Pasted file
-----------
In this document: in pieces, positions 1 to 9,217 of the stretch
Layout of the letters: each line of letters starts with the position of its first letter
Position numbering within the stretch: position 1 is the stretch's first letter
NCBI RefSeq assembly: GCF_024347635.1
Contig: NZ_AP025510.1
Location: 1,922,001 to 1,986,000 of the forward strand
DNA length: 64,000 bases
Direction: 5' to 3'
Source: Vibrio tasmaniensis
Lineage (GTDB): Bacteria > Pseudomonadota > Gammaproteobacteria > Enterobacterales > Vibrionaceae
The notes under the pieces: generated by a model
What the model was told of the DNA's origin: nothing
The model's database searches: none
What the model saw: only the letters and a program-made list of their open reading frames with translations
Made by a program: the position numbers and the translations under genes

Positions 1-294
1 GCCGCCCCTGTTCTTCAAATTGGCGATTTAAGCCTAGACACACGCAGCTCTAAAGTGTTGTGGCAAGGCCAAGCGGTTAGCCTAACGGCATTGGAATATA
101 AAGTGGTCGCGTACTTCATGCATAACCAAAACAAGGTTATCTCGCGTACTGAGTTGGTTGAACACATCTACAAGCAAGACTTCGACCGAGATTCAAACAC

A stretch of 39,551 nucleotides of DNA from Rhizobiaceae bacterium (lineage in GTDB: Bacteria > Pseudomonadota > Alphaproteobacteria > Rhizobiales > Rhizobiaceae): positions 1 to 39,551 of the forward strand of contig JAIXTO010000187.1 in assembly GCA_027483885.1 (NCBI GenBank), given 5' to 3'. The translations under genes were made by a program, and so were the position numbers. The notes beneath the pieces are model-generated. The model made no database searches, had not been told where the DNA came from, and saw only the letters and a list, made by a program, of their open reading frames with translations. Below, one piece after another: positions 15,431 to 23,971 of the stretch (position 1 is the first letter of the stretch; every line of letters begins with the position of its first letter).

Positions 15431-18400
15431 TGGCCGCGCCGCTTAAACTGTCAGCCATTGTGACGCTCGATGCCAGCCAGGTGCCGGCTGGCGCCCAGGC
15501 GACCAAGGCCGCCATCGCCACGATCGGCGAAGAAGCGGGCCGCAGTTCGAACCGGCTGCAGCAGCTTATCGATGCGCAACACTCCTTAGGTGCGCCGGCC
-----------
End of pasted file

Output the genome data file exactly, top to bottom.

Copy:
In this document: in pieces, positions 1 to 9,217 of the stretch
Layout of the letters: each line of letters starts with the position of its first letter
Position numbering within the stretch: position 1 is the stretch's first letter
NCBI RefSeq assembly: GCF_024347635.1
Contig: NZ_AP025510.1
Location: 1,922,001 to 1,986,000 of the forward strand
DNA length: 64,000 bases
Direction: 5' to 3'
Source: Vibrio tasmaniensis
Lineage (GTDB): Bacteria > Pseudomonadota > Gammaproteobacteria > Enterobacterales > Vibrionaceae
The notes under the pieces: generated by a model
What the model was told of the DNA's origin: nothing
The model's database searches: none
What the model saw: only the letters and a program-made list of their open reading frames with translations
Made by a program: the position numbers and the translations under genes

Positions 1-294
1 GCCGCCCCTGTTCTTCAAATTGGCGATTTAAGCCTAGACACACGCAGCTCTAAAGTGTTGTGGCAAGGCCAAGCGGTTAGCCTAACGGCATTGGAATATA
101 AAGTGGTCGCGTACTTCATGCATAACCAAAACAAGGTTATCTCGCGTACTGAGTTGGTTGAACACATCTACAAGCAAGACTTCGACCGAGATTCAAACAC

A stretch of 39,551 nucleotides of DNA from Rhizobiaceae bacterium (lineage in GTDB: Bacteria > Pseudomonadota > Alphaproteobacteria > Rhizobiales > Rhizobiaceae): positions 1 to 39,551 of the forward strand of contig JAIXTO010000187.1 in assembly GCA_027483885.1 (NCBI GenBank), given 5' to 3'. The translations under genes were made by a program, and so were the position numbers. The notes beneath the pieces are model-generated. The model made no database searches, had not been told where the DNA came from, and saw only the letters and a list, made by a program, of their open reading frames with translations. Below, one piece after another: positions 15,431 to 23,971 of the stretch (position 1 is the first letter of the stretch; every line of letters begins with the position of its first letter).

Positions 15431-18400
15431 TGGCCGCGCCGCTTAAACTGTCAGCCATTGTGACGCTCGATGCCAGCCAGGTGCCGGCTGGCGCCCAGGC
15501 GACCAAGGCCGCCATCGCCACGATCGGCGAAGAAGCGGGCCGCAGTTCGAACCGGCTGCAGCAGCTTATCGATGCGCAACACTCCTTAGGTGCGCCGGCC